Hi, guys! It's going to be Pitch Wars time again this year! And I’ll be mentoring a YA MS for the sixth time ! =D (Details about the contest coming soon.)

For the ones querying, this is a wonderful opportunity to polish your MS and get an agent. Now, gearing up for the contest, you can win a chapter critique by Lorena Hughes. She’s giving this critique away to celebrate that her book, TheSisters of Alameda Street, releases today! She’ll have the critique ready in time for Pitch Wars.

A bit more about my friend Lorena:
Lorena Hughes was born and raised in Ecuador until moving to the U.S. at 18. She has a degree in fine arts and mass communication & journalism from The University of New Mexico. Her previous work won first place at the 2011 Southwest Writers International Contest in the historical fiction category, earned an honorable mention at the 2012 Soul-Making Keats Literary Competition, and was a quarter-finalist for the 2014 Amazon Breakout Novel Award. The Sisters of Alameda Street is her first novel.

I’m really excited about her book! In case you like generational sagas, with some romance and Latin historical fiction, you might want to check it out.

Here’s the summary:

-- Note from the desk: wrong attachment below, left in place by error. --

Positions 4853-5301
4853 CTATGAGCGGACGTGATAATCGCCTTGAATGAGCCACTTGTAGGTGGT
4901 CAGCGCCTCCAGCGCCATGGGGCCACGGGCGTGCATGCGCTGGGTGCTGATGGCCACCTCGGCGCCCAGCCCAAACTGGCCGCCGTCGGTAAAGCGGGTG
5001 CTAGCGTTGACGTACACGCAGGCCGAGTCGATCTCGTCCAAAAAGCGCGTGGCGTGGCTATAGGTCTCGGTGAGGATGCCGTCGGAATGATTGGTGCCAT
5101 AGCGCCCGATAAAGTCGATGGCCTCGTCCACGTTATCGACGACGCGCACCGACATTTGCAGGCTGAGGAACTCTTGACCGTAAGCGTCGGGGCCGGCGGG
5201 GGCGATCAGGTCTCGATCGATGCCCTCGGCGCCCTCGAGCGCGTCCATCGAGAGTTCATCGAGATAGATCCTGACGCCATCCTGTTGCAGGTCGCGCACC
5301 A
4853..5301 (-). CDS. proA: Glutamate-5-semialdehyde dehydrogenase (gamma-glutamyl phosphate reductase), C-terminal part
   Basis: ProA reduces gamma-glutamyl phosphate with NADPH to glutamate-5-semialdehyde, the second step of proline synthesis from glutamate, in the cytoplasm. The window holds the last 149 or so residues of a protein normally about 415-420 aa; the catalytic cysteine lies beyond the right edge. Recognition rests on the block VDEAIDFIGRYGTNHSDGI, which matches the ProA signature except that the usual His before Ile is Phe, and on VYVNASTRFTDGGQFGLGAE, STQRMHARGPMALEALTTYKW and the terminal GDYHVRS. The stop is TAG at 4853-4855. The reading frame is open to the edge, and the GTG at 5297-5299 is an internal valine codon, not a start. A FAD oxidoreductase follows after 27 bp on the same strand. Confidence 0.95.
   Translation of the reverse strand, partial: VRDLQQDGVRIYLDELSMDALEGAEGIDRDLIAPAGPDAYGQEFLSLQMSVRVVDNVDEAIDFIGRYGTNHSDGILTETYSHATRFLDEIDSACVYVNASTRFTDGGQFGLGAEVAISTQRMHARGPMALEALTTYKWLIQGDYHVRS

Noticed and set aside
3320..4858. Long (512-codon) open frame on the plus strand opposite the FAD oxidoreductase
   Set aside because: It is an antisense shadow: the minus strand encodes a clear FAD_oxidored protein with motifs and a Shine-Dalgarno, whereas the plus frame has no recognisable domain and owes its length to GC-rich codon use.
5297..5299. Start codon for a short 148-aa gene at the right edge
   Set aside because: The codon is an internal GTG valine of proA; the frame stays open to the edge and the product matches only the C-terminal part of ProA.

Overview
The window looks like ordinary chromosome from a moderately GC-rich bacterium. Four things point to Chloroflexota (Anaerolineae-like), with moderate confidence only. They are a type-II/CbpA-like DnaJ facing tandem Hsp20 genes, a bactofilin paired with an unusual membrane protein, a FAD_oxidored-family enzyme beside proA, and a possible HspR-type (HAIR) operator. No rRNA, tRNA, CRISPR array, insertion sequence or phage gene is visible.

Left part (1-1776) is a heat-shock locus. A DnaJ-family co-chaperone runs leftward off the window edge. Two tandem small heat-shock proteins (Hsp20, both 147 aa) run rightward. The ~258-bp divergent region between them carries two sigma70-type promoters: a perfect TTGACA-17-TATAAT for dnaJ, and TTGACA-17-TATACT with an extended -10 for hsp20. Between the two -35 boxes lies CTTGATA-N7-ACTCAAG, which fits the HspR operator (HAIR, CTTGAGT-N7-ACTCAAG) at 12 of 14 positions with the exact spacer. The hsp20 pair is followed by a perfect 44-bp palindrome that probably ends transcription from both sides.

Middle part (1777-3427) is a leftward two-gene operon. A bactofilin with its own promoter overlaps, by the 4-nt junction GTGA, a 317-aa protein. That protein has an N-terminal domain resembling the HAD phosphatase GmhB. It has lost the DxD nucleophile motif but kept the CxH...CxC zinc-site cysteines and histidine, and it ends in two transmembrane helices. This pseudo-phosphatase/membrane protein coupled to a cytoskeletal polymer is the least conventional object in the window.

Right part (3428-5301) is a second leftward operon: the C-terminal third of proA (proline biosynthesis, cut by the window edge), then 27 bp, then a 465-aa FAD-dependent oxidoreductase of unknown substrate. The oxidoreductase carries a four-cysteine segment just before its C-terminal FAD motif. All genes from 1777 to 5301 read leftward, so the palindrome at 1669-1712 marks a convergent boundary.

When Malena’s tidy, carefully planned world collapses with her father’s mysterious suicide, she finds a letter, signed with an “A,” which reveals that her mother is very much alive in San Isidro—a quaint town tucked in the Andes Mountains. Intent on meeting her, Malena arrives at Alameda Street and meets four unconventional women who couldn’t be more different from one another, but who share one thing in common: all of their names begin with an A.

To avoid a scandal, Malena assumes another woman’s identity and enters their home to discover the truth. Could her mother be Amanda, the iconoclastic widow who opens the first tango nightclub in a conservative town? Ana, the ideal housewife with a less-than-ideal past? Abigail, the sickly sister in love with a forbidden man? Or Alejandra, the artistic introvert scarred by her cousin’s murder? But living a lie will bring Malena additional problems, such as falling for the wrong man and loving a family she may lose when they learn of her deceit. Worse, her arrival threatens to expose long-buried secrets and a truth that may wreck her life forever.

Set in 1960s Ecuador, The Sisters of Alameda Street is a sweeping story of how one woman’s search for the truth of her identity forces a family to confront their own past.